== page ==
One early afternoon in February of 2006, Pat Thompson was on a train, heading to Virginia.

She was going to see Jacqueline Branson Smith, who wanted to show her some of her mother-in-law’s artwork. Thompson wasn’t sure what she’d find, but when she got there, “everything was stored under the beds, in closets,” she says.

So on tiptoes and hands-and-knees, she drew out canvas after canvas, portfolios marked “Do Not Destroy.”

And the work was good.

Disappearing act

All artists have to struggle against anonymity, but women have had a harder time of it, says Thompson, UNC’s art librarian. Even beyond historical sexism, women have come up against plenty of obstacles in gaining admission to the boys’ club of “great” artists. Until the late nineteenth century, most women weren’t even allowed the same kinds of art instruction as men — including access to nude models and figure-drawing classes. Critics scoffed at the feminine attempt at creativity, Thompson says, and countless women artists have vanished from sight — if they were even on the radar in the first place.

“When I was in school, Janson” — the staple survey art history text — “didn’t even have women artists,” Thompson says. “Frida Kahlo, Angelica Kauffmann, Lavinia Fontana, the big names — they weren’t in the surveys.” And while art history texts have gotten better over the last thirty years, she says, “it’s like being part of any other minority in your field. It takes a long time.”

Click to read photo caption. Image courtesy Jacqueline Branson Smith, ©2007 Endeavors magazine.

Almost every day of her career, Branson painted in her studio, Thompson says. From the 1910s, when Branson was a young woman, until she could no longer draw a straight line, she sat down in front of her easel at 8:30 every morning, five days a week. But when she died in 1976, she left her work with her family, and her name fell off the map — until the year 2000, that is. That’s when Thompson published the list of artists included in the library’s North Carolina Women Artists file. And that’s how Smith found her mother-in-law’s name in the collection.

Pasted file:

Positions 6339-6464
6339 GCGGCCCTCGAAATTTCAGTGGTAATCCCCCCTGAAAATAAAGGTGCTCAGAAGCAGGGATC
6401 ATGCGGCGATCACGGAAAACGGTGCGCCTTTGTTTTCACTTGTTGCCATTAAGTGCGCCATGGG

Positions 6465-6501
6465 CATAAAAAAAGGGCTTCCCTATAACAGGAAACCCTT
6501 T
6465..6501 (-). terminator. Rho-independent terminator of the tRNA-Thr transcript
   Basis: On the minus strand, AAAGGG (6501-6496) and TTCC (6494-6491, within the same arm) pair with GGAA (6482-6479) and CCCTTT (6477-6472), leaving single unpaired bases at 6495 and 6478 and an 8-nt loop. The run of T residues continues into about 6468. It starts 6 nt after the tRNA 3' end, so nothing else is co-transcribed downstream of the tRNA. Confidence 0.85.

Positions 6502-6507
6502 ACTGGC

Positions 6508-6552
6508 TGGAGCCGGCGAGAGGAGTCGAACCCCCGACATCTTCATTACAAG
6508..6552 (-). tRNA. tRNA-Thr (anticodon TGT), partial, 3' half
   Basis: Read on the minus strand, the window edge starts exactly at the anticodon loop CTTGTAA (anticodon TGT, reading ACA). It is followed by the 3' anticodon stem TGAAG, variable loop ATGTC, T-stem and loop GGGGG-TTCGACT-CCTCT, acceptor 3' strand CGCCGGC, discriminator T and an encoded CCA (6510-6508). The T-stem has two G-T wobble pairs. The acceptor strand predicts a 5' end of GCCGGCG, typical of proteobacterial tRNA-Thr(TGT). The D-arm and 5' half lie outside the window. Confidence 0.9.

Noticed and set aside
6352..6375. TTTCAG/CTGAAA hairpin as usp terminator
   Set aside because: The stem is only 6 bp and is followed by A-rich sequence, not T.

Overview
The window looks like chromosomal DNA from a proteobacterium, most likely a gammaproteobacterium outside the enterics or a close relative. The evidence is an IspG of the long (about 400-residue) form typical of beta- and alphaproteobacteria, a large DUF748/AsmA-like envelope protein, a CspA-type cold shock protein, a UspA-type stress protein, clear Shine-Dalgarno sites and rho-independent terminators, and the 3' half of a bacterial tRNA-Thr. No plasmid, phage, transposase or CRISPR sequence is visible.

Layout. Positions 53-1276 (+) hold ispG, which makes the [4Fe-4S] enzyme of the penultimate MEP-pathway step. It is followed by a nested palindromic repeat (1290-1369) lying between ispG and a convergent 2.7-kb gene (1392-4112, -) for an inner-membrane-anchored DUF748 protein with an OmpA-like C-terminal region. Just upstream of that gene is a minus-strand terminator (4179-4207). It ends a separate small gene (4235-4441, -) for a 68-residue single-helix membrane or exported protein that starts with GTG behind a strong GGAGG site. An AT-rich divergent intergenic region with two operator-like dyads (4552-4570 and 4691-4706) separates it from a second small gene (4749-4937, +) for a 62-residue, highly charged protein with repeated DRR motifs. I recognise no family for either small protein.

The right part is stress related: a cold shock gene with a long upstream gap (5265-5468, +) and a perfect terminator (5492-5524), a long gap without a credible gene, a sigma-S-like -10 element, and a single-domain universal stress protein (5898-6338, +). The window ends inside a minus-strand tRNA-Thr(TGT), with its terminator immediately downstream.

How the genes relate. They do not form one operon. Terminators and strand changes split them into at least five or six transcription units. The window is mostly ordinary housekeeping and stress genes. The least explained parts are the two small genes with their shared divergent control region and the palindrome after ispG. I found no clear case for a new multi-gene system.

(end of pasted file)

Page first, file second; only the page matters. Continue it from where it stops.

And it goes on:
The file consisted of newspaper clippings and postcard-size exhibition announcements for North Carolina women artists. For some women, the scraps of paper were the only evidence that remained of their art and careers.

Rhythm and movement

Edith Branson was one of a growing number of female Modernist painters at a time when that meant a precarious break from other, more traditional types of art. And although Branson knew how to draw and paint accurately, Thompson says, she moved toward abstract art as a way to represent things she saw in real life. “Her work was abstract, but abstracted from natural forms,” Thompson says.

For most of her career, Branson lived and worked in New York City. Although she attended some classes at the Art Student League and Teachers College, she never went to a formal art school. Instead she sat for hours in the Metropolitan Museum of Art, copying works, practicing. “She considered that her art school,” Thompson says.

But Branson’s work is different from that of her contemporaries. “She was trying to push the envelope and develop her own style in the context of the Modernist movements of the time, movement away from representation,” Thompson says.

During her “classes” in the Met, Branson studied the classical sculpture and decided that instead of copying rigid characters onto her canvas, she wanted them to move.

Click to read photo caption. Image courtesy Jacqueline Branson Smith, ©2007 Endeavors magazine.

Few of her paintings are titled, but one group, which Thompson and Smith have begun to call “Nudes with Ribbons,” are most likely based on those sculptures. “She was trying to capture rhythm and movement,” Thompson says. “And I think she was successful.” Branson experimented with creating visual music and synchromy, which is a style that consists solely of color and shapes.